Succeeding at Seceding?

Typically relegated to the political fringe, some secessionist
groups in the US have put themselves on the map in recent
years.

On a mountainous 45-acre plot in a remote corner of Oahu, 80
native Hawaiians have carved out a community known as the
Independent and Sovereign Nation State of Hawai’i. Led by activist
Dennis ‘Bumpy’ Kanahele, the settlement serves as the nerve center
for the indigenous movement
for Hawaiian independence
. The group wants sovereignty on their
terms, and they don’t see the Akaka Bill — federal legislation
that would grant rights similar to those of Native Americans and
Alaskans to native Hawaiians — as meeting their needs. (A

cloture vote
on the bill scheduled for September 6 was delayed
indefinitely due to Hurricane Katrina relief efforts and the death
of Chief Justice William Rehnquist,

according to the Hawaiian Reporter
.)

Then there’s the Alaskan
Independence Party
(AIP), whose website claims that its
membership makes it the largest third party in the country. Founder
Joe Vogler didn’t shilly-shally about where his allegiance lay:
‘I’m an Alaskan, not an American. I’ve got no use for America or
her damned institutions.’ The group wants Alaskan citizens to get
the vote they say they were entitled to in 1958: the choice whether
to remain a territory, become a separate and independent nation,
accept commonwealth status, or become a state. AIP reached a high
point in 1990, when its candidates for governor and lieutenant
governor won nearly 40 percent of the votes; ballot box success has
since waned.

Remember Ernest Callenbach’s poli-sci-fi novel,
Ecotopia? The utopian, environmentally friendly nation in
America’s northwestern states has a nonfictional reincarnation
known as Cascadia. A
map at
the Cascadia Institute
shows the bioregion stretching as far
north as the Alaskan panhandle and as far south as northern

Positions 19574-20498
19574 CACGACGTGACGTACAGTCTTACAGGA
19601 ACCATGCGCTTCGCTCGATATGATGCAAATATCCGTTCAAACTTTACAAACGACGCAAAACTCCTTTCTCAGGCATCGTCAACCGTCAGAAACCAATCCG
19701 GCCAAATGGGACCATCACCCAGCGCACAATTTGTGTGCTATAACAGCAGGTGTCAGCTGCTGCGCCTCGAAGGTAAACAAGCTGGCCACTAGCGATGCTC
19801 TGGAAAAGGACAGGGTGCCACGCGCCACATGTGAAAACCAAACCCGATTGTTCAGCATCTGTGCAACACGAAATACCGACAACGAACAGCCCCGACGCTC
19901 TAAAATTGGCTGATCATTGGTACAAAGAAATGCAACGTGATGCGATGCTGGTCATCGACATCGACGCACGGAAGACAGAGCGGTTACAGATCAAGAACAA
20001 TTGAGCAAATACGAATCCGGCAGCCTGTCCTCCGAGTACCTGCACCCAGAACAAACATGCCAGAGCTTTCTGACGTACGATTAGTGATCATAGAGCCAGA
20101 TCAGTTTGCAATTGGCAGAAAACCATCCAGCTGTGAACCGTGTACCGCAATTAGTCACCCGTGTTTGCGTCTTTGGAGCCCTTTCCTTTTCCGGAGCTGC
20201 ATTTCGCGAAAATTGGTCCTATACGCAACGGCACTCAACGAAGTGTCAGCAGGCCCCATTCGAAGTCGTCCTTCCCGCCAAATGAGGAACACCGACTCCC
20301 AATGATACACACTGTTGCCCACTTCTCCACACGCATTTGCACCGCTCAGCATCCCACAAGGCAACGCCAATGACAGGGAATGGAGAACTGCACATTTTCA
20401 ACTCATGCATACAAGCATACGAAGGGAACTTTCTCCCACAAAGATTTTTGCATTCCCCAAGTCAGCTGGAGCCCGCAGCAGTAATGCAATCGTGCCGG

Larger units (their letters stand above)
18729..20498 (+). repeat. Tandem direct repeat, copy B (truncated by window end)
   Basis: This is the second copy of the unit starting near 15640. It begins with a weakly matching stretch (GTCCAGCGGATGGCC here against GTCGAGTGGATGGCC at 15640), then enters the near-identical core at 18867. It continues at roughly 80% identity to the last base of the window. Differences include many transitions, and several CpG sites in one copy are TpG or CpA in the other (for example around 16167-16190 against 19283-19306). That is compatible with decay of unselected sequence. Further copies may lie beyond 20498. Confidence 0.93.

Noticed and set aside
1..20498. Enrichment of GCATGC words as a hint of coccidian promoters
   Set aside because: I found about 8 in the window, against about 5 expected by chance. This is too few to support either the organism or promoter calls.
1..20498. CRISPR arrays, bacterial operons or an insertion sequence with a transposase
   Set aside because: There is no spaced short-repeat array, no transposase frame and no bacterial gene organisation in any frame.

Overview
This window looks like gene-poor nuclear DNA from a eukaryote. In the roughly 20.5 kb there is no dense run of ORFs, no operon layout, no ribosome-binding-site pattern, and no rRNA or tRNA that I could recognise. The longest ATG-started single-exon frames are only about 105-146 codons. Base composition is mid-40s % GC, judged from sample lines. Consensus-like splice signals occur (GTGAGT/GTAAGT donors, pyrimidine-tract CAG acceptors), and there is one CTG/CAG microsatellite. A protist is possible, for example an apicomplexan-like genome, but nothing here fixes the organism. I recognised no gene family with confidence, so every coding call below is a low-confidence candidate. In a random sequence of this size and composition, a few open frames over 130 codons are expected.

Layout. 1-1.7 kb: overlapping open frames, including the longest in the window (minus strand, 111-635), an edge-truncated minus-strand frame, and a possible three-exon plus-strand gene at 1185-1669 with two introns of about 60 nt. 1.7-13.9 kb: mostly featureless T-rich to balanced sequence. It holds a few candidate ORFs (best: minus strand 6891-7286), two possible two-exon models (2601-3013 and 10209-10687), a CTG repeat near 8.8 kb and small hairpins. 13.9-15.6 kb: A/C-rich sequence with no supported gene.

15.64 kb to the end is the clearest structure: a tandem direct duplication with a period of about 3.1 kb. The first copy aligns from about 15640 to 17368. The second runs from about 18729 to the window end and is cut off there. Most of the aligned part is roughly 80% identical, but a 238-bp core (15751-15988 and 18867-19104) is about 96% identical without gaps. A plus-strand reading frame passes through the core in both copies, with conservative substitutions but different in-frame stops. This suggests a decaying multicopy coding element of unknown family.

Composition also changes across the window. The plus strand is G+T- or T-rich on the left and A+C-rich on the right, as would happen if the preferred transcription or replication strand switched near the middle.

California, cutting a swath from the Pacific to part of Wyoming.
One tongue-in-cheek website offers a
light look at the
possibility of a Cascadian nation
and gives links to some that
take it a little more seriously. The push for political border
reconfiguring in the area dates back to 1941, when the idea was
hatched for a Jefferson
state comprised of counties in northern California and southern
Oregon
. There have been other efforts in California, some
suggesting splitting the state into several entities and others
like this one
that yearn for the state to be free.

Since 2003, a retired economics professor, Thomas Naylor, has
been barnstorming, rallying support for a
Second Vermont
Republic
. The movement gained a groundswell of support after
the election of George W. Bush in 2004, as

Glenn Reed reports in the Washington Free Press
.

And of course, Texas. The
Republic of Texas
Interim Government
has its headquarters in Overton, RT
(Republic of Texas). The
Texas National Press reports that a recent fire
damaged the republic’s capitol building and thwarted plans to house
Hurricane Katrina refugees.

Go there >>

The Republic of Vermont: So Whatever Happened to
‘Cascadia?’

Go there too >>
Hawaii — Independent and
Sovereign

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